How cities can serve as a model for social media platforms to build better community spaces

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How cities can serve as a model for social media platforms to build better community spaces

Take a hard look at FBook’s NextDoor app, and do everything humanly possible to NOT be like it.


Good fences make good neighbors.


Let’s not forget that the Freenet Movement preceeded Internet access. It was about using online for community, though maybekind of vague at tge time. As the internet became more available, Freenet got lost into providing cheap access.

It helped in some places, the Ottawa Freenet took off almost immediately in 1993, bout here in Montreal we waited three years till 1996, and it lasted four months.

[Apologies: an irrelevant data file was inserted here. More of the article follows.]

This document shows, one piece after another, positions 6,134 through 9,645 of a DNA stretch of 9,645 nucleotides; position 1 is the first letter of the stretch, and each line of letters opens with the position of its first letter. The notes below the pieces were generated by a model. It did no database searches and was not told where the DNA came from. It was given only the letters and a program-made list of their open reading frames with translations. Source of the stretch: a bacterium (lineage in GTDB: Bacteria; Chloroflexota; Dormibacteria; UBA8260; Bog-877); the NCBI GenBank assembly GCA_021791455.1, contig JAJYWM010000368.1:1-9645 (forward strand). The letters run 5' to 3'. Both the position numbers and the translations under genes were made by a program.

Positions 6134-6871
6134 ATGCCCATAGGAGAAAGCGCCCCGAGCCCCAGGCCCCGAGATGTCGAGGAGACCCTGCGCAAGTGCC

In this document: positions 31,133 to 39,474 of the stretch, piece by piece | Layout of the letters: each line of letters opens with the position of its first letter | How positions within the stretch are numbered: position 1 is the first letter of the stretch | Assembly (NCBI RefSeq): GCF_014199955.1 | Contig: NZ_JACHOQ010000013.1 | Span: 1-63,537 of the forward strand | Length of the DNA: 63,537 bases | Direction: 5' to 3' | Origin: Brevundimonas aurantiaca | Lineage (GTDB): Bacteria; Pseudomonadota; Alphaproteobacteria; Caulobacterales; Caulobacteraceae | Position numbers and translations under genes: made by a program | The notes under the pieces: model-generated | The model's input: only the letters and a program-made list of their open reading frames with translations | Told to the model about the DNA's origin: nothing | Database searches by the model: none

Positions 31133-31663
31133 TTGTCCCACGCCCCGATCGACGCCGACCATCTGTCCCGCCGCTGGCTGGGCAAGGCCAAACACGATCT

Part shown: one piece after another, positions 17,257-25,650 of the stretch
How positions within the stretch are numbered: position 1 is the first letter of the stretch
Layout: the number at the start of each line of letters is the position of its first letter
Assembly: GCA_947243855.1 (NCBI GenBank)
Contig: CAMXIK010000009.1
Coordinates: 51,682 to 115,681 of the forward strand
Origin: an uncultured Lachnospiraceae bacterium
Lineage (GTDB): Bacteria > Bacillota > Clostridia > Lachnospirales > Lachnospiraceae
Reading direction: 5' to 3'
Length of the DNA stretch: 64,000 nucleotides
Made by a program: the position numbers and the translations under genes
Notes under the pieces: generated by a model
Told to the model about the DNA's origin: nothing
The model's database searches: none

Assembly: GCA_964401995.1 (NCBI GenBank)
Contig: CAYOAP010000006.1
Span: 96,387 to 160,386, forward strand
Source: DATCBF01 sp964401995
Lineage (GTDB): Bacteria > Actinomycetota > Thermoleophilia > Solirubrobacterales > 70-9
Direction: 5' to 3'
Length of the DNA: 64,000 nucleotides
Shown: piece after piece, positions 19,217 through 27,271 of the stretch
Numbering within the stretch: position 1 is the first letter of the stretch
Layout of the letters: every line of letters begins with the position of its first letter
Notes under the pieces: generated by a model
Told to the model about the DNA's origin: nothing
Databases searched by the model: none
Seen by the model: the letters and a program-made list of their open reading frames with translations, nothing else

So too often instead of at least trying to.set a standard, it was washed over by commerce that came soon after.

Now it’s just forgotten, but lots of papers written at the time.


A design-centred contextual approach is always useful, and I like how he approaches it here. I’m positive that Jane Jacobs, if she was alive today, would be more amenable to the decentralised and federated model than to FB’s and Twitter’s walled-garden/gated-community model.

His discussion of “loose” and structureless societies (the U.S. and California within it) could lead to a deeper interrogation of the outcomes (both good and bad) of the Californian Ideology and how they affect our on-line social spaces.

Also, his discussion about the need to replicate the visible gestures of exhaustion and impatience and ennui that he saw in town meetings in the digital social realm brings to mind the fact that users have jumped in where the platforms won’t, using the reaction GIFs (of the sort so disdained here by our more supremely rational users).


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